I was expecting a picturesque sea-scape with poles jutting out from the middle of the ocean and stick like figures sitting on them with their fishing rods extended and lots of fishes flying swarming the coastline. But little did I know when I reached Koggala that this ‘art’ of catching fishes was dying fast. This morning, the beach was almost empty with only a few peddlers selling coconut water and some snacks. The poles near the beach were deserted.
As soon as I descended from the bus and headed towards the shore, a man in his mid 50s approached me and demanded 500 rupees before I could take my camera fully out from my backpack. I was taken aback and did not understand at first. I told him that the ocean was free for all and I am free to take photos. He responded back that the 500 rupees was for clicking pictures of the stilts with the fishermen ‘on’ them and advertised more on the beauty of the landscape with people sitting on them than taking a photo of the stilts alone. Five Hundred rupees more and I could sit on the stilt and have a picture of myself taken and also get a feel of this art which is unique to only this part of the world.
Stilt fishing (commonly known as ‘Riti Panna’) requires sitting on a cross-bar (called ‘petta’) tied to a vertical pole that is 3-4meter tall planted on the ocean floor or on the coral reefs. The height of the stilt could be adjusted based on the height of the tides and also the distance between any two stilts was such that the lines of two adjacent fishermen do not get entangled. Two or more stilts could be combined together (called as ‘wata’) so that more than one fisherman can sit along the stilt. Holding the stilt by one hand while being seated or standing and holding the fishing line on the other hand, these fishermen generally spend hours together early in the morning or late afternoon with the hope of having a good catch to feed their family and also sell some in the local market and make a few bucks. Test of one's patience indeed!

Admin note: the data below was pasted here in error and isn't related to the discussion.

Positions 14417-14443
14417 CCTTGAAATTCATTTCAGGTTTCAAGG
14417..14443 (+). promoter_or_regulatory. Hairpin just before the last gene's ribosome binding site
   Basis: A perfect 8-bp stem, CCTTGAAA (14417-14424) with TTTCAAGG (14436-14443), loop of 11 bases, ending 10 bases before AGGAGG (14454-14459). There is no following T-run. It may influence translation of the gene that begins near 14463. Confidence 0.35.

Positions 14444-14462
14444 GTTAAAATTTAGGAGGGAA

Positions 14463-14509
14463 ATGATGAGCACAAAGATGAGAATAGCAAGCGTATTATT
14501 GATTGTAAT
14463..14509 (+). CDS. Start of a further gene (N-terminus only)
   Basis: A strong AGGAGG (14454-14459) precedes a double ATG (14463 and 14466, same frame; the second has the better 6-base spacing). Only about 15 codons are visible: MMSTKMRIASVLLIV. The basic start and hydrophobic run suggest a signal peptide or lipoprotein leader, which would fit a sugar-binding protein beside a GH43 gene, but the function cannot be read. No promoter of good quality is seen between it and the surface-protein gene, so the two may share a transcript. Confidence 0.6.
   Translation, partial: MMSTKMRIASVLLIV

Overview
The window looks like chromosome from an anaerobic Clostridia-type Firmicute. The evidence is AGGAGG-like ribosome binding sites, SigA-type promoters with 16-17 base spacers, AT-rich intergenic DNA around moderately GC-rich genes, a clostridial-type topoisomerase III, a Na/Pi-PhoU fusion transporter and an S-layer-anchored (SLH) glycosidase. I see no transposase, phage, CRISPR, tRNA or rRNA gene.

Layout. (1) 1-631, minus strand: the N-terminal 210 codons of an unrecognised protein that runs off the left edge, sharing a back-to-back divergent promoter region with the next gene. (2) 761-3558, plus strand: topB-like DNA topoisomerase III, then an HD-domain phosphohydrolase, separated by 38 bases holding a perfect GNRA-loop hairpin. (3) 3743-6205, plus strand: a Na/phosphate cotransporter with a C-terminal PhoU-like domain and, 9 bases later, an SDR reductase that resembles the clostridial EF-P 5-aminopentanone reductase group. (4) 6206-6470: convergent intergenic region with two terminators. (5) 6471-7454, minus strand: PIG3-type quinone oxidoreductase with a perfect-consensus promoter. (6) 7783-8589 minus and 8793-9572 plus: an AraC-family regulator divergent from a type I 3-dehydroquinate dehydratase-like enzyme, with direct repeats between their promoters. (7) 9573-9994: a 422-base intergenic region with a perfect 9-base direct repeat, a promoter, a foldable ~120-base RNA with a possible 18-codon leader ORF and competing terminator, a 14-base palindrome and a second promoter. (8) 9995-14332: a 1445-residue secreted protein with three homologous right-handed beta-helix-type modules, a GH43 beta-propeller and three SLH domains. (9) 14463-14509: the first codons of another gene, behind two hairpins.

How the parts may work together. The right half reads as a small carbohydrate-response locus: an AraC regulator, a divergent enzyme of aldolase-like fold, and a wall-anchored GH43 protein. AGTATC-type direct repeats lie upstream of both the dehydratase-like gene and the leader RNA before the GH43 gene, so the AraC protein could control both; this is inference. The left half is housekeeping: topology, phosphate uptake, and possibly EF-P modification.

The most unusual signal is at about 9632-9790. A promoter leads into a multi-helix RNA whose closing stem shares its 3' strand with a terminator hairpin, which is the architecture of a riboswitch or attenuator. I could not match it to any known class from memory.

Small reef fish like koraburuwa (spotted herring), bolla (small mackerel) and ahalaburuwa (young koraburuwa) about the size of a sardine were the primary members in a catch. The caught fish were often stored in bamboo baskets or the polythene covers which were tied to the poles themselves. Fishing nets are prohibited and so are certain types of hooks. This is an unobtrusive method of fishing, wherein no baits are used on the hooks, for the fishermen believe that any changes in the waters would lead to the reef fish not returning in the next season. Also, full-moon days are avoided.
It is believed that stilt fishing started after the Second World War when discarded ‘iron poles’ or G.I. pipes were used as stilts in the reef. But soon the practice changed with the use of timber that was cheaper, lighter, durable and also easily moveable. These stilts are highly precious commodities for they are transferred from generation to generation along with particular fishing skills that are unique to each family. Located primarily along the southern coast of Sri Lanka in places like Koggala, Habbaraduwa, Ahangama and Kathaluwa, every reef was allocated to a village or a group of villages to avoid possible disputes between fishermen.
Now, I exactly knew what the fisherman meant when he demanded 500 rupees for clicking a photo, for I quickly understood that this traditional way of living was no longer the only means of survival, for these fishermen were getting better returns from posing for a few minutes in front of the camera. The increasing cost of living, unpredictable environmental conditions, long hours to be spent sitting on the pedestal and depreciating returns were all factors in ‘commercialization’ of this beautiful-yet-tough-art.
[This article was published in Deccan Herald on 6-June-2013]